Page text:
In the closing days of 2010, UVA Today looks back on some of the University's top stories of the past 12 months.
December 29, 2010 — The University of Virginia is moving into the future by tending to its past.
It opened 2010 by installing a new parapet on Pavilion X, restoring what had been part of Thomas Jefferson's design for the building. In addition to the parapet – which had been removed in the 1890s – the trim and columns were painted to match the original "stone" hue, replacing the more familiar white.
At the end of the year, conservators were working on a restoration/renovation of Pavilion IX, the first Lawn building that will comply with the U.S. Green Building Council's Leadership in Energy and Environmental Design standards.
Between these bookends, University conservators restored the flat roofs on several Lawn rooms. Using modern materials, they followed the original design for the second-story walkway and Chinese railing that link the pavilions. The new work preserves some of the original roofs.
The Board of Visitors approved a plan to renovate and repair the Rotunda, the centerpiece of the University, after tests showed that old age was catching up with the building's roof and parts of its columns.
Garrett Hall, built in 1909 and initially known as the Commons, spent the year under extensive renovation. When the work is completed in 2011, the building will house the Frank Batten School of Leadership and Public Policy.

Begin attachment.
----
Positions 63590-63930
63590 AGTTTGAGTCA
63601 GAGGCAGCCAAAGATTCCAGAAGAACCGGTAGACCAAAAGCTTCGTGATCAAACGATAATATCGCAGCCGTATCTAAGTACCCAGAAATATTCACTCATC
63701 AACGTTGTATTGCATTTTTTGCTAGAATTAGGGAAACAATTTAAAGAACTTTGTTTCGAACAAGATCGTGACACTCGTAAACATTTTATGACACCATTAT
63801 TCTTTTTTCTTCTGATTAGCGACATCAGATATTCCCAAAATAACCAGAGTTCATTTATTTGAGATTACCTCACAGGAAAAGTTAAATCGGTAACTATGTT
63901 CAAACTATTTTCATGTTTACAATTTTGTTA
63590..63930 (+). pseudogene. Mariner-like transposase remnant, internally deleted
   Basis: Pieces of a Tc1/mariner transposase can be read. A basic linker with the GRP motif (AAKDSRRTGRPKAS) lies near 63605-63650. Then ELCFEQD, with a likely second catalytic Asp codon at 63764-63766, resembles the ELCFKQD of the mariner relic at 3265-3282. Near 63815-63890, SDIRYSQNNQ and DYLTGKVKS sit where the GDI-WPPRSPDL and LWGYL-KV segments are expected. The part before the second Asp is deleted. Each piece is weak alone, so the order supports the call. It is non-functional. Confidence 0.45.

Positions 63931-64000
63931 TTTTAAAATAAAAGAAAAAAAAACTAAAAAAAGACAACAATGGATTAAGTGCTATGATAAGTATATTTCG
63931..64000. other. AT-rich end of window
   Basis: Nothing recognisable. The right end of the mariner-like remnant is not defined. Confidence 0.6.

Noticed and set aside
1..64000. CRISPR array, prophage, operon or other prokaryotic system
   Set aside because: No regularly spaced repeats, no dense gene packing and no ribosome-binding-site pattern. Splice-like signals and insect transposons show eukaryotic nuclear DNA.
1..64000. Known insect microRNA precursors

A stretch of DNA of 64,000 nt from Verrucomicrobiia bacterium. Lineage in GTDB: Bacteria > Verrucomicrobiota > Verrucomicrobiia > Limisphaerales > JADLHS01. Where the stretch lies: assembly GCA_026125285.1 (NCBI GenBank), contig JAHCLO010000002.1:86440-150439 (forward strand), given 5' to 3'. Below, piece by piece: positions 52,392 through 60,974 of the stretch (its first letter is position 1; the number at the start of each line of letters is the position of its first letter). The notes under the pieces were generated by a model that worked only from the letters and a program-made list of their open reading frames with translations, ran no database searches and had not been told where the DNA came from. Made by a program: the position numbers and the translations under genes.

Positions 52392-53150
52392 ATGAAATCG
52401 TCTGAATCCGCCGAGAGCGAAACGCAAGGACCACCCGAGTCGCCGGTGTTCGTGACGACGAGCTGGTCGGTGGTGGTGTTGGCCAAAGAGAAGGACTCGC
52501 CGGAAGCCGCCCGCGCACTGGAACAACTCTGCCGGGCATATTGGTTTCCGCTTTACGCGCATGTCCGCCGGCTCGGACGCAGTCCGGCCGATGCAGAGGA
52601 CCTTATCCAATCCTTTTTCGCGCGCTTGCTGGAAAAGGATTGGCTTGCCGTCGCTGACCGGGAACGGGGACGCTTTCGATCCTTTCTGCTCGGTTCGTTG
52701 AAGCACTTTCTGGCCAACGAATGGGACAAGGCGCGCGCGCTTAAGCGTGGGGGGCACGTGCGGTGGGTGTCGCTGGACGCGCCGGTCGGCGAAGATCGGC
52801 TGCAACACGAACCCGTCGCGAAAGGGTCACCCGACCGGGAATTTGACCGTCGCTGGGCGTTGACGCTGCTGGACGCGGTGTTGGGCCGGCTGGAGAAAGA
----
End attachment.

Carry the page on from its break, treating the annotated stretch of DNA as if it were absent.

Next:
Not just the buildings were spiffed up. The bronze statue of Thomas Jefferson, on the north side of the Rotunda, was cleaned and repaired and some details were restored. Conservators also cleaned and repaired several other statues on Grounds, including those of James Rogers McConnell (the "Winged Aviator," located outside Clemons Library), Homer (at the south end of the Lawn), Jefferson and George Washington (on both sides of the Lawn, at the end of the Lawn rooms), George Rogers Clark (near the intersection of West Main Street and Jefferson Park Avenue), and a Confederate soldier (in the University Cemetery).
The McIntire Amphitheatre is looking more like it originally did. The outdoor performance space, surrounded by Cocke, Garrett, Minor and Bryan halls, is an arc of concrete seating for 1,500 people facing a 60-plus-foot stage, with a semi-circle of grass in between. The original design called for a 10-foot-wide gravel walkway on the inside arc, separating the seats from the grass. This was restored, along with a concrete curb that separated the walkway from the grass and new sod was installed.
The following are some of the ways the University is maintaining its historic legacy: